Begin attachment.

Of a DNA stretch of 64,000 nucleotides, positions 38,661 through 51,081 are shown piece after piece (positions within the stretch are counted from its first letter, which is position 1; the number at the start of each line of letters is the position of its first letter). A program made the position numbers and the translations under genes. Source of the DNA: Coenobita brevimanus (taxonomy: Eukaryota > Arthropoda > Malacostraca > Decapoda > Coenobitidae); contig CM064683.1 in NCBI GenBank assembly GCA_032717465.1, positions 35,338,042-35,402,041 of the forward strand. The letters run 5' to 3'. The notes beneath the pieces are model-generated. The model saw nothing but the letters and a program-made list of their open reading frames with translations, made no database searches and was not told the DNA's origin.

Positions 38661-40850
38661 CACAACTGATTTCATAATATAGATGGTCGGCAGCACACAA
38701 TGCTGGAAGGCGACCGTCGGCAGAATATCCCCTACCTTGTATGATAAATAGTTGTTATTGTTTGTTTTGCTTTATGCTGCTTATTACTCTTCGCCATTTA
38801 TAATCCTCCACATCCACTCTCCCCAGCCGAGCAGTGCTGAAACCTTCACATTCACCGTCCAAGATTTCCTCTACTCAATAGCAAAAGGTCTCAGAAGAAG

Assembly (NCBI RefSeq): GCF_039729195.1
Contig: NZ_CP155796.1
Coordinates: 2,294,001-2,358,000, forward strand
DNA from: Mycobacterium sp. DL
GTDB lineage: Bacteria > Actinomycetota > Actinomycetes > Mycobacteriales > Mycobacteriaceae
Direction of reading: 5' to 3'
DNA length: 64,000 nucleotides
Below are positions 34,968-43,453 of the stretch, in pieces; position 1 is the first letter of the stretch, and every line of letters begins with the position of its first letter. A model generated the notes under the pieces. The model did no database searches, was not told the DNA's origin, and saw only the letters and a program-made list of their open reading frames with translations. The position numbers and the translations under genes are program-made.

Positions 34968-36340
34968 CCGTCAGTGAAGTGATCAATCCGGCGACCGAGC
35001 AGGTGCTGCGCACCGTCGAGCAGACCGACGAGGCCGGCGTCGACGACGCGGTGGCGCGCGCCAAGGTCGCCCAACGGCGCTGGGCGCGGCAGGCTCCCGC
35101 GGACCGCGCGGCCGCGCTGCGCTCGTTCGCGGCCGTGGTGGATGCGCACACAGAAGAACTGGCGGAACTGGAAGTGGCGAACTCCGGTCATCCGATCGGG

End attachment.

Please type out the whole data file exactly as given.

Of a DNA stretch of 64,000 nucleotides, positions 38,661 through 51,081 are shown piece after piece (positions within the stretch are counted from its first letter, which is position 1; the number at the start of each line of letters is the position of its first letter). A program made the position numbers and the translations under genes. Source of the DNA: Coenobita brevimanus (taxonomy: Eukaryota > Arthropoda > Malacostraca > Decapoda > Coenobitidae); contig CM064683.1 in NCBI GenBank assembly GCA_032717465.1, positions 35,338,042-35,402,041 of the forward strand. The letters run 5' to 3'. The notes beneath the pieces are model-generated. The model saw nothing but the letters and a program-made list of their open reading frames with translations, made no database searches and was not told the DNA's origin.

Positions 38661-40850
38661 CACAACTGATTTCATAATATAGATGGTCGGCAGCACACAA
38701 TGCTGGAAGGCGACCGTCGGCAGAATATCCCCTACCTTGTATGATAAATAGTTGTTATTGTTTGTTTTGCTTTATGCTGCTTATTACTCTTCGCCATTTA
38801 TAATCCTCCACATCCACTCTCCCCAGCCGAGCAGTGCTGAAACCTTCACATTCACCGTCCAAGATTTCCTCTACTCAATAGCAAAAGGTCTCAGAAGAAG

Assembly (NCBI RefSeq): GCF_039729195.1
Contig: NZ_CP155796.1
Coordinates: 2,294,001-2,358,000, forward strand
DNA from: Mycobacterium sp. DL
GTDB lineage: Bacteria > Actinomycetota > Actinomycetes > Mycobacteriales > Mycobacteriaceae
Direction of reading: 5' to 3'
DNA length: 64,000 nucleotides
Below are positions 34,968-43,453 of the stretch, in pieces; position 1 is the first letter of the stretch, and every line of letters begins with the position of its first letter. A model generated the notes under the pieces. The model did no database searches, was not told the DNA's origin, and saw only the letters and a program-made list of their open reading frames with translations. The position numbers and the translations under genes are program-made.

Positions 34968-36340
34968 CCGTCAGTGAAGTGATCAATCCGGCGACCGAGC
35001 AGGTGCTGCGCACCGTCGAGCAGACCGACGAGGCCGGCGTCGACGACGCGGTGGCGCGCGCCAAGGTCGCCCAACGGCGCTGGGCGCGGCAGGCTCCCGC
35101 GGACCGCGCGGCCGCGCTGCGCTCGTTCGCGGCCGTGGTGGATGCGCACACAGAAGAACTGGCGGAACTGGAAGTGGCGAACTCCGGTCATCCGATCGGG